In making a Will or Trust Plan, you’ve probably given some thought to your larger assets, such as your home or vehicle. However, as with many aspects of estate planning, the little details can make a big difference.
Smaller assets, such as sentimental items or family heirlooms that hold emotional importance to you, should also be considered as you’re drafting your Will or Trust Plan. To protect these assets or provide for their transfer to specific family and friends, you’ll want to use a Personal Property Memorandum.
What is a Personal Property Memorandum?
A Personal Property Memorandum is a flexible and easy to use document that permits you to freely put together a List of your smaller, tangible items – including clothing, jewelry or pieces of art – to be given to your intended beneficiary. It is a separate document from your Will or Trust, and it is one that you will be able to prepare on your own and amend as many times as you wish – without need of witnesses or a notary public. As long as your Will or Trust state that you may leave such a List or Memorandum, and cite to the Virginia Code authorizing you to do so, then whatever List or Memorandum you leave with your Will or Trust is recognized as legally binding in Virginia.
Of course, you can also include a list of items inside your Will or Trust document; however, if you cease to own such an item or acquire new items of property, then you will find putting this into the actual Will or Trust will also mean having to incur attorney’s fees to amend and re-sign a Will, Codicil, Trust, or Trust Amendment – and, with the burden of needing witnesses and a notary. This can be a drawn out and more costly process, especially if you have multiple smaller gifts to distribute or you acquire more personal property after writing your Will.
A Personal Property Memorandum is much easier to change. It does not have to be witnessed in order to be legally binding, and can also be updated at any time without ever needing to amend or re-sign your Will or Trust, or an amendment to those documents.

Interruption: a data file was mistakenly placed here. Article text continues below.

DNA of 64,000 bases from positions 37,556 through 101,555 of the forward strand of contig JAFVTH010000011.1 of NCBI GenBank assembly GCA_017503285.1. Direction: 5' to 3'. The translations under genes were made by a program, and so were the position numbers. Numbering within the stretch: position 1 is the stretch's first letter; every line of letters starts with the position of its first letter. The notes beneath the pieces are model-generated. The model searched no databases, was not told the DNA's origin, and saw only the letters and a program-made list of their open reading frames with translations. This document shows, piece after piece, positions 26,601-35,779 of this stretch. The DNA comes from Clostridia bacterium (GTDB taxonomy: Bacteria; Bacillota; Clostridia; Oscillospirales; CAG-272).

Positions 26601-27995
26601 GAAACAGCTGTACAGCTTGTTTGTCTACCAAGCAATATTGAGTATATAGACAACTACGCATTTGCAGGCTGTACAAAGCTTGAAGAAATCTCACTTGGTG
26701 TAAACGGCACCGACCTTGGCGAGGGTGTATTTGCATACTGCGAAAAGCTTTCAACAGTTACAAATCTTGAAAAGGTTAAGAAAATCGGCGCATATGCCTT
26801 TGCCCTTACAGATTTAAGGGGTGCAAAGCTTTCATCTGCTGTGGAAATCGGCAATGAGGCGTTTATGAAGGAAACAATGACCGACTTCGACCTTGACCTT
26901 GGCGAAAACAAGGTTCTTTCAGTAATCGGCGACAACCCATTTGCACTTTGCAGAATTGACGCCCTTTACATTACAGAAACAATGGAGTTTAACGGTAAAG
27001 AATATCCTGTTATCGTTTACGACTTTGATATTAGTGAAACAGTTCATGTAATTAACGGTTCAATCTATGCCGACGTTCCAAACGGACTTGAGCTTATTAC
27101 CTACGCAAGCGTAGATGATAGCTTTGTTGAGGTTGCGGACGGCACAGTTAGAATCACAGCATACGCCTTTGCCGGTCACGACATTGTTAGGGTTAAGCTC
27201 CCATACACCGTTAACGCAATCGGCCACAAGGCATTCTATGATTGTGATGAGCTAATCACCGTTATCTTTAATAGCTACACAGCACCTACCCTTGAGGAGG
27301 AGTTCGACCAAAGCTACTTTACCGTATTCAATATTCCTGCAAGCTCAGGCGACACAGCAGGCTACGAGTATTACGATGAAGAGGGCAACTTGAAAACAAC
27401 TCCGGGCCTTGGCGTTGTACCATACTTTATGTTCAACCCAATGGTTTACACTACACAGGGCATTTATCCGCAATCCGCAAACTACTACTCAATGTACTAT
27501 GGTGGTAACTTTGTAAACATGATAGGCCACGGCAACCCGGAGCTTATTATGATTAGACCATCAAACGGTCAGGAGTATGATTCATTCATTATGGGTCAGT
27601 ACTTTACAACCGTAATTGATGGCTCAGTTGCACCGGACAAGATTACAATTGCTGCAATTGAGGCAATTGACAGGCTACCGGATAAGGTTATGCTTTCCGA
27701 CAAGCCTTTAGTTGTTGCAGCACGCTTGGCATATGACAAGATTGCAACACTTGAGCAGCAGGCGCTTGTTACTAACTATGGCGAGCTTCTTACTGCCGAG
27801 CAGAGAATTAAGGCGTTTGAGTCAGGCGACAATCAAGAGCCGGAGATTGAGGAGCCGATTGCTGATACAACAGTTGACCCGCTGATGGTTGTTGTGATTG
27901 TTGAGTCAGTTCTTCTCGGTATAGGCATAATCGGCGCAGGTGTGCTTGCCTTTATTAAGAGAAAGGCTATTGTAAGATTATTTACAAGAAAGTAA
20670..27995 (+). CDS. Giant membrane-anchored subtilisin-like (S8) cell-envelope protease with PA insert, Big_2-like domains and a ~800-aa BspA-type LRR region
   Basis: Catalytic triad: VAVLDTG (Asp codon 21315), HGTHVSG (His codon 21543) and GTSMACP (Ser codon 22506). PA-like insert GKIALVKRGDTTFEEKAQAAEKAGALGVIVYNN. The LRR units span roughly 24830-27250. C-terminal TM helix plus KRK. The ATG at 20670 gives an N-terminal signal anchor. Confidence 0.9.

Having a Personal Property Memorandum can also avoid conflict between family members. Rather than dividing everything equally amongst loved ones and forcing them to figure it out amongst themselves, giving specific directives as to who receives which item can eliminate any hard feelings or tension during the probate process.
What can I include in my Personal Property Memorandum?
Your personal property memorandum can include any tangible assets. These include furniture, household items such as silverware, artwork, jewelry, and any collections you might have. In certain states and circumstances, you can also include vehicles in the memorandum.
Real estate and intangible assets cannot be included in your personal property memorandum; these would instead need to be noted in your Will. Examples of intangible property include money and bank accounts, IOUs, stocks/bonds and copyrights.
Using a Personal Property Memorandum with your Will
To make your Personal Property Memorandum legally binding, you must also have a valid will in which you explicitly refer to the document. This can be as simple as a statement indicating that in addition to your will, you have included a personal property memorandum that indicates how your tangible assets should be distributed after your death.
The Personal Property Memorandum itself can be typed and printed, or it can be handwritten, so long as it contains your hand-written signature and a date on it. The document typically begins with the following statement (or similar): “I bequeath the following items of tangible personal property to the beneficiaries listed below.”
Then, list the assets along with the names of those who are to inherit them. Once you are finished writing, sign and date the memorandum. Keep the document with your Will, in a location where your executor can easily find it.
As you are writing your Memorandum, you should keep the following considerations in mind:
- If you’ve specifically left an item in your Will, you should not also include it in your memorandum. At best, it is redundant; at worst, the two documents will contradict each other.
- You should describe items as clearly as possible, especially if there is a chance they will be confused with similar items.
- If your executor won’t know who a beneficiary is or how to get in touch with them, you should include contact information (such as an address or phone number) and their relationship to you.
If you’re looking for assistance with your Personal Property Memorandum for a Will or a Trust, or need help with another estate planning matter, you can schedule a free consultation with the Law Office of Patricia E. Tichenor, P.L.L.C. today.